What justification makes VOA to shut down its Bangla radio broadcast service?
Muhammad Ali Bukhari/Staff Journalist, Canadian National Multilingual News Group
Sadly the largest U.S. international broadcaster, Voice of America (VOA) which provides news and information in 45 languages to an estimated audience of more than 280 million people weekly through its satellite, cable, FM and MW on a network of more than 2,500 affiliate stations since 1942, has shut down its most enriched Bangla radio broadcast service in a press release distributed on July 13, 2021. That is a terrible shock to many, like me as a former president of a VOA Fan Club in Bangladesh, now living in Canada. The reason is clear, simple and bold, as Bangla language has been ranked at 7th position among 100 most spoken languages across the world, which is classified under the branch of Indo-Aryan languages, and has over 228 million native speakers in the world. Now, what one can find by dissecting the said press release titled as “VOA’s Bangla Service Ends Radio Broadcasts, Expands TV and Social Media Coverage.” In its beginning it said, “Voice of America Bangla language service FM and shortwave radio transmissions officially end on July 17, 2021, after 63 years of serving Bangladesh and the Bangla-speaking Indian states of West Bengal, Tripura and Assam. Simultaneously, the service’s television and social media content will expand considerably, as these are platforms more heavily used by VOA Bangla’s 16 million weekly audience members.” And immediately following to it, the spectrum and significance of 63 years have been defined with quoting John Lippman, Acting VOA Programming Director, who said: “When VOA Bangla launched in January 1958, Bangladesh was known as ‘East Pakistan’ and it was a territory under martial law with no television or private radio. VOA’s shortwave radio transmissions from outside the borders were a lifeline to the Bangla-speaking population for independent news and information.” However, this “Lifeline” is diminished when it continued by saying: “While the service’s shortwave radio audience is now less than one percent, VOA Bangla social media audiences have grown significantly in recent years. Engagement actions on the Twitter account have risen 54% over the previous year, while video views on Instagram are up 274% in the same period.” Because, the comparison has no justifiable basis, as it did not define who were engaged on Twitter and Instagram? Surely, they are not the general masses who are supposed to listen to the American voice and or American people, let put aside the dubious reasoning of dropping “shortwave radio audience is now less than one percent”! Why has the MW broadcasting been discontinued in that broadcast “cobweb” in that region? Rather it quoted again John Lippman, who said, “Dozens of domestic television and radio stations compete for Bangla-speaking audiences, as well as an increasing number of digital sources. As the demand for TV and online access to news in Bangladesh expands, VOA’s Bangla service program offerings need to be on the platforms its audience already is most active.” Definitely that requirement of “online access to news” is valid, but “podcast” can be an appropriate means for it, not the entirety of Bangla service should be drawn to its end. Interestingly enough that press release just sadly fooled us! It continued with quoting the Acting VOA Bangla Service Chief Satarupa Barua in context of retrospective programming and looking back at the changes in the country since 1958 without referring to Bangladesh, who said that, “VOA Bangla radio broadcasts brought world events to its audiences since the days when radio was the primary news medium. It was a staple in our upbringing, a household name. We will build on that reputation, increasing our presence on media that is now far more heavily used than short wave and medium wave radio. Because of our service’s history in Bangladesh, working at VOA has been the ‘dream job’ for many of us. With the coming changes, it will continue to be.” Of course, those ‘dream job’ cannot be undermined or emasculated, those who relentlessly served and that equally applied to her appointment credibility as well. Much sadly the press release ambiguously concluded with saying that, “This change in radio programming will not affect broadcasts of “Lifeline”, a 30-minute daily radio program in the Rohingya language, spoken by Muslim refugees in Bangladesh who fled ethnic violence in Myanmar. Produced by the Bangla service, the program launched in July 2019.” So, ultimately the “Lifeline” is a vital issue reflected as the “press release” signifying of its own at the beginning. Then, how can VOA think of replacing that “Lifeline” and thinking of maintaining it through “Rohingya language”, instead of Bangla, those who speak in that language actually gave refuge to the Rohingyas in their homeland? Or, is it an agenda fulfillment issue of George Soros, who benignly think of himself as a “Rohingya” and his richness surmounts to buy his own foreign policy through strange pattern of investments and gifts, especially in the former- Soviet states of Eastern Europe and Central Asia?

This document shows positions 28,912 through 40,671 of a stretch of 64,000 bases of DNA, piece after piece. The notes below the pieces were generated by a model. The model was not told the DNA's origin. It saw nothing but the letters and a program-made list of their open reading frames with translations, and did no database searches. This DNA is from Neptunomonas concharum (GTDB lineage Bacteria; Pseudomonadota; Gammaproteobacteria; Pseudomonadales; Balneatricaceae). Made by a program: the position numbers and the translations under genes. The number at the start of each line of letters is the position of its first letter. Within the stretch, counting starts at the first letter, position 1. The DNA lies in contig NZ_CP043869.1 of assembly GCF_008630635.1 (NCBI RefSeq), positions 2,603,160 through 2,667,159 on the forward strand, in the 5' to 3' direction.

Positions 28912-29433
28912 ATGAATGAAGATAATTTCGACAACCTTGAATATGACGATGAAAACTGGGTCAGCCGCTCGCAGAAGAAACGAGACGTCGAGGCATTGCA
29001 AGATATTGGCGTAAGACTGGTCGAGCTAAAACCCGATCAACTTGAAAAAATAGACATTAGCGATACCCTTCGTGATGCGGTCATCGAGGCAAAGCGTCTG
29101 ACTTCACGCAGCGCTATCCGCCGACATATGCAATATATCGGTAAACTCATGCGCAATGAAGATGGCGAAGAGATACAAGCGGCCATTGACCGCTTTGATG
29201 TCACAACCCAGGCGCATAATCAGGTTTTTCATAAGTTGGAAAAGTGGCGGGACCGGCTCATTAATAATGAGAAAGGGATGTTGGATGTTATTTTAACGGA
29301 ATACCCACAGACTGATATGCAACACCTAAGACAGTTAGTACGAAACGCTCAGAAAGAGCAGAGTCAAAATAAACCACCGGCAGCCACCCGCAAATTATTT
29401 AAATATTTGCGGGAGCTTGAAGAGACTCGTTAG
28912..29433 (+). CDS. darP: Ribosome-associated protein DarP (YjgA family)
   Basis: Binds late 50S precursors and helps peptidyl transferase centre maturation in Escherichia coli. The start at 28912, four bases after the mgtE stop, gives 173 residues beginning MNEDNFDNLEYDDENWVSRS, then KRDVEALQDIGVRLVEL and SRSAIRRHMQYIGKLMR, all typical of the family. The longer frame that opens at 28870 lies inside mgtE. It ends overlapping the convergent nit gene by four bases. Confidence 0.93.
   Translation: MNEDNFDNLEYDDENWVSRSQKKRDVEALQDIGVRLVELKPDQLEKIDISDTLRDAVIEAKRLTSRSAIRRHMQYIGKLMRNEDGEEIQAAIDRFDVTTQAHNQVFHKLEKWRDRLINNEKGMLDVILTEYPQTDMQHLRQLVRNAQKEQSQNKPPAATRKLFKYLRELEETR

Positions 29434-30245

Here at conclusion, I naively think of my own journey of 40 years of journalism, which enriched to the attachment of various radio listening activities, among them VOA Bangla service was remain atop and its broadcasters like Ishtiaque Ahmed, Iqbal Ahmed, Iqbal Bahar Chowdhury, Roquia Haider, Kafi Khan, Sarker Kabir Uddin, Syed Ziaur Rahman, Masuma Khatun Fahmi, Dr. Ashim Chakrabarty, Sumon Chatrapadday, Ramen Paine and many others. For such, I sincerely believe radio is the king of reach, particularly in Bangladesh and
everywhere, even at the advent of social media as a news platform, where non-credible issues persist. However, according to Nielsen’s 2016 Audience Report, “radio has the largest reach of all, 93% of adult Americans (18+) tune into AM/FM radio each week, and 243 million each month.” That’s pretty amazing, but it gets low engagement similar to TV. Therefore, we need to carefully understand the pros and cons of thinking of ending a radio broadcast rather than redefine it and cater to its listeners’ demand.
(Muhammad Ali Bukhari is a Staff Journalist at Canadian National Multilingual News Group and can be reached at: [email protected])